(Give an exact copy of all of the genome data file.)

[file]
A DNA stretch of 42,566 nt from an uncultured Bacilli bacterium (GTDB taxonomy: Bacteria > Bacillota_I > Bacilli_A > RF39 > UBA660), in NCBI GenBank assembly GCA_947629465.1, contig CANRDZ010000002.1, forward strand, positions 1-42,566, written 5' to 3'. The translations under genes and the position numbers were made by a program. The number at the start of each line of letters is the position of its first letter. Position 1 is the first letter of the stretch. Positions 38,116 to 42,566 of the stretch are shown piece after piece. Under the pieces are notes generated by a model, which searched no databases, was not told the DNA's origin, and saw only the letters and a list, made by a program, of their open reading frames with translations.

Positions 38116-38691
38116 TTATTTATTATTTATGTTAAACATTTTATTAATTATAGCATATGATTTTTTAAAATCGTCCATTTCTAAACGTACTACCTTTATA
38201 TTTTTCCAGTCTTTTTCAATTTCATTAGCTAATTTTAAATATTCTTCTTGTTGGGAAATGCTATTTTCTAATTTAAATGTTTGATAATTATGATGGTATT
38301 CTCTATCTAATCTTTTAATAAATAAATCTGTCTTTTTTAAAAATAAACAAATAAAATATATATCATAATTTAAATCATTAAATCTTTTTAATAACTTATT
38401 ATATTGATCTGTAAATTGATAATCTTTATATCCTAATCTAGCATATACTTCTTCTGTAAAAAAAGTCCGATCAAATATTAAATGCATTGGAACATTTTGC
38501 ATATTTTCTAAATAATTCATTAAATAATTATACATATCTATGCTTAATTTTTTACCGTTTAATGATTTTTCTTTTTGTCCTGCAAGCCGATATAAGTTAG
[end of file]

A DNA stretch of 42,566 nt from an uncultured Bacilli bacterium (GTDB taxonomy: Bacteria > Bacillota_I > Bacilli_A > RF39 > UBA660), in NCBI GenBank assembly GCA_947629465.1, contig CANRDZ010000002.1, forward strand, positions 1-42,566, written 5' to 3'. The translations under genes and the position numbers were made by a program. The number at the start of each line of letters is the position of its first letter. Position 1 is the first letter of the stretch. Positions 38,116 to 42,566 of the stretch are shown piece after piece. Under the pieces are notes generated by a model, which searched no databases, was not told the DNA's origin, and saw only the letters and a list, made by a program, of their open reading frames with translations.

Positions 38116-38691
38116 TTATTTATTATTTATGTTAAACATTTTATTAATTATAGCATATGATTTTTTAAAATCGTCCATTTCTAAACGTACTACCTTTATA
38201 TTTTTCCAGTCTTTTTCAATTTCATTAGCTAATTTTAAATATTCTTCTTGTTGGGAAATGCTATTTTCTAATTTAAATGTTTGATAATTATGATGGTATT
38301 CTCTATCTAATCTTTTAATAAATAAATCTGTCTTTTTTAAAAATAAACAAATAAAATATATATCATAATTTAAATCATTAAATCTTTTTAATAACTTATT
38401 ATATTGATCTGTAAATTGATAATCTTTATATCCTAATCTAGCATATACTTCTTCTGTAAAAAAAGTCCGATCAAATATTAAATGCATTGGAACATTTTGC
38501 ATATTTTCTAAATAATTCATTAAATAATTATACATATCTATGCTTAATTTTTTACCGTTTAATGATTTTTCTTTTTGTCCTGCAAGCCGATATAAGTTAG